• Українська
  • Русский
  • English
Where there is no law, but every man does what is right in his own eyes, there is the least of real liberty
Henry M. Robert

Refuges for suffering people

Thousands of Ukrainians need palliative care
27 February, 2007 - 00:00

Nearly 12 million elderly people, veterans and invalids, live in Ukraine. Many of them are seriously ill and need palliative care in the final stages of their lives. The idea is to save patients from terrible suffering and create maximally possible comfort for them. This type of care is available at specialized medical institutions called hospices. However, this service is underdeveloped in Ukraine.

“The problem of introducing palliative care is urgent because 160,000 people are diagnosed with cancer every year,” says Olha Koliakova, representative of the Department for Organizing and Developing Medical Care. “More than 100,000 incurably ill patients die in terrible torments. The creation of a system of hospices will help protect the rights of these patients to live freely, without pain and discomfort, and to guarantee respect for the individual and his or her last will.”

According to Minister of Labor and Social Policy Mykhailo Papiiev, this problem is complex because to resolve it several departments must be involved - the labor and health ministries as well as parliament. “The first problem that we encountered is the lack of experience in Ukraine with regard to this issue. Thus, the main thing is for us to develop the European standard of hospice services with the help of foreign experts. At the moment we are cooperating with prominent experts from Romania, Moldova, and Great Britain.” According to the labor minister, among the problems hindering the development of a palliative care system in Ukraine are the lack of a necessary normative-legal base, disregard for monitoring medical law, insufficient financing of this sphere, and lack of social workers. Koliakova says that not only elderly people need palliative care but also young patients and children with a limited lifetime prognosis, who need extended medical and social care, moral, psychological, and spiritual support together with effective painkilling treatment. “The health care system in Ukraine still cannot guarantee accessibility to palliative care for the majority of people who need it. Our country only has 11 hospices, and 457 new hospice beds have been created.” According to Koliakova, “palliative care was recently introduced in Kharkiv, which received three million hryvnias for 2007 from the Municipal Council - a first for Ukraine. However, the material-technical base of active hospices does not meet international standards, and the living conditions of people living in these institutions are not always satisfactory.” The vice-president of the National Council for the Protection of and Security of Patients’ Rights, Viktor Serdiuk, thinks that Ukraine should set out on the path of humane development by implementing the palliative care system instead of resorting to euthanasia as they do in many European countries. “One of the tasks of social policy should be the creation of an institute of medical-social and palliative care, which is possible when social protection is enhanced. In order to satisfy the needs of an individual under complex care, doctors, nurses, social workers, psychologists, lawyers, and other experts must be involved in palliative care. Essential help may be provided by the families of patients and volunteers with special training,” Serdiuk thinks.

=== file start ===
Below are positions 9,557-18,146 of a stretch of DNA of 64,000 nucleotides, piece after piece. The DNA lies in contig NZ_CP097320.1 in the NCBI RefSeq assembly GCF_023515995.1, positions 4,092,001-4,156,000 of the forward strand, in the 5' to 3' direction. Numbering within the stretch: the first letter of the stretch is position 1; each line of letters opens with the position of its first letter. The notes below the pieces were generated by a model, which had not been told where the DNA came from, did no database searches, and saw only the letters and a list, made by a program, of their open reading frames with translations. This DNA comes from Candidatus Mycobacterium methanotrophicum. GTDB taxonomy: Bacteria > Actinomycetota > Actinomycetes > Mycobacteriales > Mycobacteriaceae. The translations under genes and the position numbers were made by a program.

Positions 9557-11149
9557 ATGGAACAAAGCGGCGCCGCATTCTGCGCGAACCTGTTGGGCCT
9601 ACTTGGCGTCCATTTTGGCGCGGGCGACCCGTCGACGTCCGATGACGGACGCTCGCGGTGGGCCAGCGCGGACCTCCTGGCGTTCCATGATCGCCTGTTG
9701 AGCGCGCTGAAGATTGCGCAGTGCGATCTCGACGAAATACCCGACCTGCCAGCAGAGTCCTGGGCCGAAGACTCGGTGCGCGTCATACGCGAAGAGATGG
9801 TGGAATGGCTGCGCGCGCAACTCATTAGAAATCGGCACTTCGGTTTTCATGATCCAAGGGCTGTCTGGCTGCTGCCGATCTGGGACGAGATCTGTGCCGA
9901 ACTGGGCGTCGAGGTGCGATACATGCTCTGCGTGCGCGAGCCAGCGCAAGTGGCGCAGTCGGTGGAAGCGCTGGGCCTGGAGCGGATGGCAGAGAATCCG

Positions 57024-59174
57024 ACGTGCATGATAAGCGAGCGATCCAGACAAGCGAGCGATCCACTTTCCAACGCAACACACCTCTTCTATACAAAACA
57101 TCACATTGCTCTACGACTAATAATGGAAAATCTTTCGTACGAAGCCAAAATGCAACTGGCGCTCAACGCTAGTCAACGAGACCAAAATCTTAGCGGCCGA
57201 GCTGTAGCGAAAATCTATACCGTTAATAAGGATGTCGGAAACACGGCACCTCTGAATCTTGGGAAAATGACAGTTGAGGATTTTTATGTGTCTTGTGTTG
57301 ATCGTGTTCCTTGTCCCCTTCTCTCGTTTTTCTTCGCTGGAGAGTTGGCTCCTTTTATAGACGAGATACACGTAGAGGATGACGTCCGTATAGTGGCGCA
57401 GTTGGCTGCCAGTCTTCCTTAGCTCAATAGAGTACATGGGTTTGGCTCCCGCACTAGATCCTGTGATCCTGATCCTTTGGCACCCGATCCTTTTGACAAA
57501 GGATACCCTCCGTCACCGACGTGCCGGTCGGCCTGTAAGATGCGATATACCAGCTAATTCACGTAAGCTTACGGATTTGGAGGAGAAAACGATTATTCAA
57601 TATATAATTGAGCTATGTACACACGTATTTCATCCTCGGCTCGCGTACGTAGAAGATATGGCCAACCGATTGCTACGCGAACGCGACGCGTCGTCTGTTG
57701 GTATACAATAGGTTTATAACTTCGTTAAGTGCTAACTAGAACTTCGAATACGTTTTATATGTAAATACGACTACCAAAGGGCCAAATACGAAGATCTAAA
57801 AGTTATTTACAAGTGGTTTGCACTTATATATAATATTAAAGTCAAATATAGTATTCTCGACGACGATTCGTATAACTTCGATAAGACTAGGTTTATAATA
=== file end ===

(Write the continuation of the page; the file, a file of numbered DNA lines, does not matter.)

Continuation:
The president of the National Palliative Care Association, Svitlana Martyniuk- Hres, says that the allotment of beds for palliative care, the conversion of vacant buildings into hospices, creation of a list of people who need care, assurance of a lengthy stay for patients with mental disorders, and the adoption of a state policy concept will fundamentally improve the development of hospice care in Ukraine.